Hello, my name is Sarah Song and I am a Junior Business Administration major with a specialization in Human Resources. My time as an Undergraduate Research and Creative Activities (URCA) student with Dr. Kristine Hildebrandt this Fall has been an influential experience. Though not related directly to my major, I felt that my work with the Manang Languages Project would provide me with a valuable skill set that I could easily translate into the business administration world. My primary tasks this semester were to properly format and complete grammatical edits for Nepali language recordings captured by Dr. Hildebrandt and her research team during their time in Nepal. These minuscule, sentence-by-sentence edits, helped me to take a closer look at the details that make up another language, and, through that, another culture. Knowing that my work is a part of a greater goal to preserve this language for others to research and appreciate, makes each tiny edit worth it. I’m learning that a successful business model involves creating a connection with people first and foremost. As I spent time with the language, I was able to feel a kind of connection with the Nepali people and, through my work, I will also be able to provide the opportunity for others to form connections and use these recordings for their research. Communication is another important component in the business administration world and language is one tool we use in order to communicate our ideas. Having the opportunity to explore the structure of a new language helped to broaden my perspective on effective communication in different cultures. I also had the opportunity to work with technology in a new way. This semester I learned how to use tools such as: Elan, Toolbox, and Dropbox. Working on this project has allowed me to explore a new culture, discover new digital tools, and think about different ways to use my business administration background.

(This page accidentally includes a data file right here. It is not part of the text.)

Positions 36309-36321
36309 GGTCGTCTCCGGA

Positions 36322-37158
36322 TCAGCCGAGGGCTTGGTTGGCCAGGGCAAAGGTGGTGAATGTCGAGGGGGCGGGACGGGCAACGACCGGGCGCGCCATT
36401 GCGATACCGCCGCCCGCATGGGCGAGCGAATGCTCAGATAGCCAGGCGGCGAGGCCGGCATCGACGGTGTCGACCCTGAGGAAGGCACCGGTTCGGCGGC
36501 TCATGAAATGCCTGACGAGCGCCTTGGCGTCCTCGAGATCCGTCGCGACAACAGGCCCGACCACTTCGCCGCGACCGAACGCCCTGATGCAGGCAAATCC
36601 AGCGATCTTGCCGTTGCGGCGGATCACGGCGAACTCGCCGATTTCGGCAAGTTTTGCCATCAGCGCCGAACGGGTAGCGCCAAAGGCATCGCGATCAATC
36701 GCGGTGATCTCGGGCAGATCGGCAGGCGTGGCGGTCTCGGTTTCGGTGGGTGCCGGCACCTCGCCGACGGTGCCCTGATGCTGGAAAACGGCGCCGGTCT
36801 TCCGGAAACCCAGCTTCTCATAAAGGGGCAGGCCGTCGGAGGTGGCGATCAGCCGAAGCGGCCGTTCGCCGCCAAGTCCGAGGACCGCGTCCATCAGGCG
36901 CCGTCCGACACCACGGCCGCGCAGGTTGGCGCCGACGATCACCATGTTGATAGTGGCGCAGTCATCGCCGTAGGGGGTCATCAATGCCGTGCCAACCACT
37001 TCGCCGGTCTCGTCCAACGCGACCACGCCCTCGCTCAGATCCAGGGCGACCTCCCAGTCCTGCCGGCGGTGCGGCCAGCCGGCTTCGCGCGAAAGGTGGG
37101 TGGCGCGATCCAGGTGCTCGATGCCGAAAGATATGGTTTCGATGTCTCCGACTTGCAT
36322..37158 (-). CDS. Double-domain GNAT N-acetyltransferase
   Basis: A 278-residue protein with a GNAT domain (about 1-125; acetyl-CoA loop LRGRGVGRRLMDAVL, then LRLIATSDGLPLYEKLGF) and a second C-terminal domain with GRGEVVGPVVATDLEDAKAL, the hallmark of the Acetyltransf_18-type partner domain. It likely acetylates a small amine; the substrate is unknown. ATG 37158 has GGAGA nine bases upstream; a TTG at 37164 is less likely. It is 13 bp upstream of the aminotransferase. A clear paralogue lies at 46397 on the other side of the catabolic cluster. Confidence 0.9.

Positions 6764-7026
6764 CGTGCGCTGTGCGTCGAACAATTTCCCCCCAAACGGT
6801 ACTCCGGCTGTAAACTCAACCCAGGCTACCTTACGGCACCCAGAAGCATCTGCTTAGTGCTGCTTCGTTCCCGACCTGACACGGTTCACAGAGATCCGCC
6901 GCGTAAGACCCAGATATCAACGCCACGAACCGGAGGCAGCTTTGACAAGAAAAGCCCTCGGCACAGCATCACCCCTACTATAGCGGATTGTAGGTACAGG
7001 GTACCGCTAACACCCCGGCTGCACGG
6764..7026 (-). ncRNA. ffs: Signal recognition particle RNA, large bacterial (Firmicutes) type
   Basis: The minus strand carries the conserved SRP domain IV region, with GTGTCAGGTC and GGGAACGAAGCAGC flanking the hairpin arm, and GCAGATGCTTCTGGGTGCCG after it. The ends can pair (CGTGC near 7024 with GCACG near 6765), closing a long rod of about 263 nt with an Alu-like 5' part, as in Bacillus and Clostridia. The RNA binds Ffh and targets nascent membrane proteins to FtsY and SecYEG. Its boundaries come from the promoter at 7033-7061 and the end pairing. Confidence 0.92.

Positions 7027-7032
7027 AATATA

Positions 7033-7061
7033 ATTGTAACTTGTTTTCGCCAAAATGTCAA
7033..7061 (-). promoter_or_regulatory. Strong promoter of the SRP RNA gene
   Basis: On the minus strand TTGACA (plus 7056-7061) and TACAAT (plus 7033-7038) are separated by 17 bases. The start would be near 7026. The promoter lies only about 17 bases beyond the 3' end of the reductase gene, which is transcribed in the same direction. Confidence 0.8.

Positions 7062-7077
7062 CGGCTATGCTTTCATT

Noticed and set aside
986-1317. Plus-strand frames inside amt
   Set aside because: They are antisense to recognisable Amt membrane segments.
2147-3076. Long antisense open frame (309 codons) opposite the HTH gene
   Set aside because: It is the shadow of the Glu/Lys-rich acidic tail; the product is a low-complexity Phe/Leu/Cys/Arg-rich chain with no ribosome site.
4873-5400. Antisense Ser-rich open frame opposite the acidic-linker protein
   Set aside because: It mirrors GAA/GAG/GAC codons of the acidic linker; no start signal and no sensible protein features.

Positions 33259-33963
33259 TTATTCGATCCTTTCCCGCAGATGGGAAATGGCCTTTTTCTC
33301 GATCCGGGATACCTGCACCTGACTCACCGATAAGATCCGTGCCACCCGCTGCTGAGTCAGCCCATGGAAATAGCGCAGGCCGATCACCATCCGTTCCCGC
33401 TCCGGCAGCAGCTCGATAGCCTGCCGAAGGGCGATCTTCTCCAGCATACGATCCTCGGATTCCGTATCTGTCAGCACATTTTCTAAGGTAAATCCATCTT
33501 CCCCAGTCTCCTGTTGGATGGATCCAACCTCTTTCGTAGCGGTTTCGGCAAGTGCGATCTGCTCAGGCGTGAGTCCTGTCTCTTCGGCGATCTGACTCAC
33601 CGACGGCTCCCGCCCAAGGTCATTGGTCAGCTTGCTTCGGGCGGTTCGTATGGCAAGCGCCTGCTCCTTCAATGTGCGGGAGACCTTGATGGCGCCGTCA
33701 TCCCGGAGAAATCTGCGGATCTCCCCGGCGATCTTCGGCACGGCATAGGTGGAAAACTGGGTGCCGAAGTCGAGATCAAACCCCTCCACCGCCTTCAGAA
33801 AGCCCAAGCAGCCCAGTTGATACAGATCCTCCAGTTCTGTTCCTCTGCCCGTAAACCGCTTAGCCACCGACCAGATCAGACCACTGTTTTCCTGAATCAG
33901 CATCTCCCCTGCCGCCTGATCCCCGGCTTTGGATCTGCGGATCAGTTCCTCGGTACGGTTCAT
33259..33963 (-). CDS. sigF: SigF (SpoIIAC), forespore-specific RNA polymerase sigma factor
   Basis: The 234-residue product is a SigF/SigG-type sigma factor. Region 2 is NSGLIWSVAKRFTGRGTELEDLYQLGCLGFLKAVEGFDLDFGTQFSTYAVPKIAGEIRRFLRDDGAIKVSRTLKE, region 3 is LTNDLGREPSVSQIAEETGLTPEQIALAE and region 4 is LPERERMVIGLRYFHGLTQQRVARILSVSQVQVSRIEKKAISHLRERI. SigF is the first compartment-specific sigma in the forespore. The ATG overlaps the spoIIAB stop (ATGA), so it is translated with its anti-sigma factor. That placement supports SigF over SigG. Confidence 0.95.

Upcoming Omeka Update: A post from student, Ben Ostermeier